As I wandered around the exhibition my thoughts returned to The Dress, Joy, Lily, Honor and Frank. It made me wonder about the stories within each of these historic pieces and if a little of the people who had worn them over the years had been left behind. Maybe some of their energy remained within the folds of fabric, the swish of a skirt or the sparkle of a sequin. Quite often memories are locked into the garments we wear; a wedding dress is treasured, just as a favorite jumper can be. The sorting of clothes after the loss of a loved one can be traumatic and painful. Clothes become part of who we are. This is one thing that most can relate to and why the choice of subject in Kate’s book is so interesting. The Dress feels like a character in itself and I read on intrigued to know it’s fate. It was, after all, the image on the front cover that first drew me to the novel before I had even read the synopsis.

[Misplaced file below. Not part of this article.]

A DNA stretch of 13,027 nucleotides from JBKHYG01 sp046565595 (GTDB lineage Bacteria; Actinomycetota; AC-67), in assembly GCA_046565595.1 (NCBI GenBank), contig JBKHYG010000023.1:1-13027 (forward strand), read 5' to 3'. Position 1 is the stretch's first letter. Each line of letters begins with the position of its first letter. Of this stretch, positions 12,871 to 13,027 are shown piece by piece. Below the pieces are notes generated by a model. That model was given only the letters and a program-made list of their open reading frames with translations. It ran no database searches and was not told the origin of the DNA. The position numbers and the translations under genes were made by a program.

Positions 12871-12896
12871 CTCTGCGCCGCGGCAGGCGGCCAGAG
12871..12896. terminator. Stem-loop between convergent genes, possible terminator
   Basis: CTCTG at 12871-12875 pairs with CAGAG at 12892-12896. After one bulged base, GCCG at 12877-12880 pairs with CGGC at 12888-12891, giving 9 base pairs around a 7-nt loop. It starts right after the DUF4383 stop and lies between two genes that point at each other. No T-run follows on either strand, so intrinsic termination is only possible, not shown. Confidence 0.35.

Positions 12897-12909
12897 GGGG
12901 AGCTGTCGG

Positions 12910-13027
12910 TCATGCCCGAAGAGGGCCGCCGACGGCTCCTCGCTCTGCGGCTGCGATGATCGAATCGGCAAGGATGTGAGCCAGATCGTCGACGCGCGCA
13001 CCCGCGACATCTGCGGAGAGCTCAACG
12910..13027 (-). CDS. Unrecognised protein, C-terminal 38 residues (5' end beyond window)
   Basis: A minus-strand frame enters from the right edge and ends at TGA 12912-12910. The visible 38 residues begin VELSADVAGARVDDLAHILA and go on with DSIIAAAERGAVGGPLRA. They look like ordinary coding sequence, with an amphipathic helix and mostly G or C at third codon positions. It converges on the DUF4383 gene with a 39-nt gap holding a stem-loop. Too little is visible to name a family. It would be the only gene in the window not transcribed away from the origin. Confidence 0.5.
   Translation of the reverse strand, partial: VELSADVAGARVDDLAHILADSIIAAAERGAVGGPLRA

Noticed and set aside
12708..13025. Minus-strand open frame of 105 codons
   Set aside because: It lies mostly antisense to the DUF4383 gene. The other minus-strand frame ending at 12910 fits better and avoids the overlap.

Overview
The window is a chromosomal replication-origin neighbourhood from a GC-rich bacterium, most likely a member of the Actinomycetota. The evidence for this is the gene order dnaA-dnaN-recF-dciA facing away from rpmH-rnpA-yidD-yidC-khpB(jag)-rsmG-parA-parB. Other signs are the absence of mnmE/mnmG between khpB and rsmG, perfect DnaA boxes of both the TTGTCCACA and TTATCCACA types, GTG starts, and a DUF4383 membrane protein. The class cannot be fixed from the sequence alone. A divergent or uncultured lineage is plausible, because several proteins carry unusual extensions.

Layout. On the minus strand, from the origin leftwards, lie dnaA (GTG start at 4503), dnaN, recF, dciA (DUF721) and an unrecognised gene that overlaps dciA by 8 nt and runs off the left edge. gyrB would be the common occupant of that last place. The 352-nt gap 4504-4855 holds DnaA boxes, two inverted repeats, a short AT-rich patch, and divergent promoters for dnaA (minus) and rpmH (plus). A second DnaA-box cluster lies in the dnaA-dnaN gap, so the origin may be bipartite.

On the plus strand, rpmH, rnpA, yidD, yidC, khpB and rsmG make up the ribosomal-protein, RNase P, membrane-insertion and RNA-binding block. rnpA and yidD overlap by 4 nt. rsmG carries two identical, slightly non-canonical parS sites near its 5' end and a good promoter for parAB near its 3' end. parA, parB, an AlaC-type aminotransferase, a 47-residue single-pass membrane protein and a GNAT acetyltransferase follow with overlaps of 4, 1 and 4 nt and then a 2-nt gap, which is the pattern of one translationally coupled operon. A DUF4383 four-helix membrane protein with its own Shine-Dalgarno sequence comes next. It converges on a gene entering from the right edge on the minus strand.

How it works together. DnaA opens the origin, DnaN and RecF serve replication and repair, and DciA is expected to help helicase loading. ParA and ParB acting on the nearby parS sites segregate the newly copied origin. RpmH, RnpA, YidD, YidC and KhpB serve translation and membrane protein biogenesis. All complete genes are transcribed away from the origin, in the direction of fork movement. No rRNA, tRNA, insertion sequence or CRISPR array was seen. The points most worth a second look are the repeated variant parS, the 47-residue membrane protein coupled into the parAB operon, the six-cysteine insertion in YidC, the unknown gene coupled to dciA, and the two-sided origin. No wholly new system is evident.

The cover image design was based on descriptions of the dress within the story. It is stunning and inspired me to indulge myself by drawing a version with slight alterations made to fit just me. What decoration would your dress be adorned with? As you may see from the picture below my dress includes images of flowers rather than fairy-tales. Of course the absolute perfect dress for me might well be covered in the titles of my favourite novels.

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Do you have a dress that is special to you? Please share in the comments below, I’d love to hear from you.

You can find further information about The Dress by Kate Kerrigan at Lovereading.co.uk or at www.katekerrigan.ie.

Finally thank you so much to Olivia D’Silva for organising the event and to The Bookshop in East Grinstead for hosting and finally to Kate for coming to visit. I wish her every success with her novel and very much look forward to the next.